30 Apr 2018 – 9:30
DOHA: Sidra Medicine, a specialty children’s, young people and women’s healthcare organisation and member of Qatar Foundation (QF), will begin a programme aimed at creating a long-term National Resource for Autism Spectrum Disorder (ASD) research.
The research will focus on both environmental and molecular risk factors for autism in Qatar, ushering in a new era of scientific research that is customised for the region.
The study, titled The Baraka-Qatar (baraka is the Arabic word for blessing, carrying the dual cultural connotations of ‘may the quest to study ASD in Qatar attain blessing’ and that ‘all children, regardless of developmental challenges, are a blessing’), is a four-year programme that aims towards building a national resource for the advancement of knowledge of Autism in Qatar.
The Baraka study, which is based on a multidisciplinary analysis of clinical and genomic data, will support the diagnosis, therapy and treatment for children with ASD in Qatar. It will start with clinical research in collaboration with Dr Madeeha Kamal, an attending physician with the Adolescent Medicine team at Sidra Medicine.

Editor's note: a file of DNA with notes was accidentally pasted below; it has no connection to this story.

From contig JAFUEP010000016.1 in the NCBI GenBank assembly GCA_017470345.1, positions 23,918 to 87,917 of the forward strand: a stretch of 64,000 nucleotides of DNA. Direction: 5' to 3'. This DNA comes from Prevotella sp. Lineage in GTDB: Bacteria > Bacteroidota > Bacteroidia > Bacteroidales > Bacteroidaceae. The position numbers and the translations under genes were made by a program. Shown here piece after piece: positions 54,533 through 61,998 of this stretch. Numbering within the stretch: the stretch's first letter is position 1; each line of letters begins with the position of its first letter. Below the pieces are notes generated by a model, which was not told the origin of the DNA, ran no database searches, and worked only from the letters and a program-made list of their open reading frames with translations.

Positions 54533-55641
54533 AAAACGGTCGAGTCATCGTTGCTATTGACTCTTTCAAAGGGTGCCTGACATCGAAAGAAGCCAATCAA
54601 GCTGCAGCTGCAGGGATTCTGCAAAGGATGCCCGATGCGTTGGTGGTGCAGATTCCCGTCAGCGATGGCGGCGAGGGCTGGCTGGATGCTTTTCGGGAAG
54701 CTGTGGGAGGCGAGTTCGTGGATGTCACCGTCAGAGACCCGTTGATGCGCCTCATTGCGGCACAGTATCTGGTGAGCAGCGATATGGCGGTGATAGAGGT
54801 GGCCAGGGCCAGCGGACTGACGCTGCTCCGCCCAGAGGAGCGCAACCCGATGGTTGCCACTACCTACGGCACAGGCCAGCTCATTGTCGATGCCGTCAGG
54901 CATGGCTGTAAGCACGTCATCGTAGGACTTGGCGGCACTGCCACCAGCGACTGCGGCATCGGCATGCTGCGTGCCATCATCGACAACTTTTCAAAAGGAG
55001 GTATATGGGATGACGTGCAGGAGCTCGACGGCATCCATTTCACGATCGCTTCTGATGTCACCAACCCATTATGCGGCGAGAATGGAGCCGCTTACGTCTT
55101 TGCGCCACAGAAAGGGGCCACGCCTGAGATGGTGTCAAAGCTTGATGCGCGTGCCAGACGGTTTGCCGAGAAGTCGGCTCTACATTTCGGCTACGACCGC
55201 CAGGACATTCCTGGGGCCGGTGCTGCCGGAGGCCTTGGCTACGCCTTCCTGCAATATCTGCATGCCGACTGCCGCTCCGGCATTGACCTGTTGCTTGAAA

Dr Khalid Fakhro (pictured), Director of Human Genetics at Sidra Medicine, who is leading the study, said, “The rising prevalence of autism had made it the subject of research attention worldwide. Given Sidra Medicine’s unique positioning as both a children’s specialist hospital and state of the art research institution, we will be leading the first effort of its kind in Qatar — to build a national clinical and bio-sample resource to serve the local autism community.”
The study will be conducted in an academic collaboration with the Hospital for Sick Children (SickKids) in Toronto Canada; an organisation currently leading the way in researching the genetics of Autism. Through this collaboration, autism research in Qatar will additionally benefit from SickKids’ partnership with the Autism Speaks MSSNG Whole Genome Sequencing Project (MSSNG) — a ground-breaking open-science based collaboration platform between Autism Speaks, Google and the research community.
Professor Stephen Scherer, Director of the Centre for Applied Genomics, SickKids and Research Director of the MSSNG project, said, “Autism affects people worldwide. For us to fully understand it, we need to study families worldwide. The new genomic data from the QNRF-funded Baraka study will help researchers in Qatar, and many others globally.”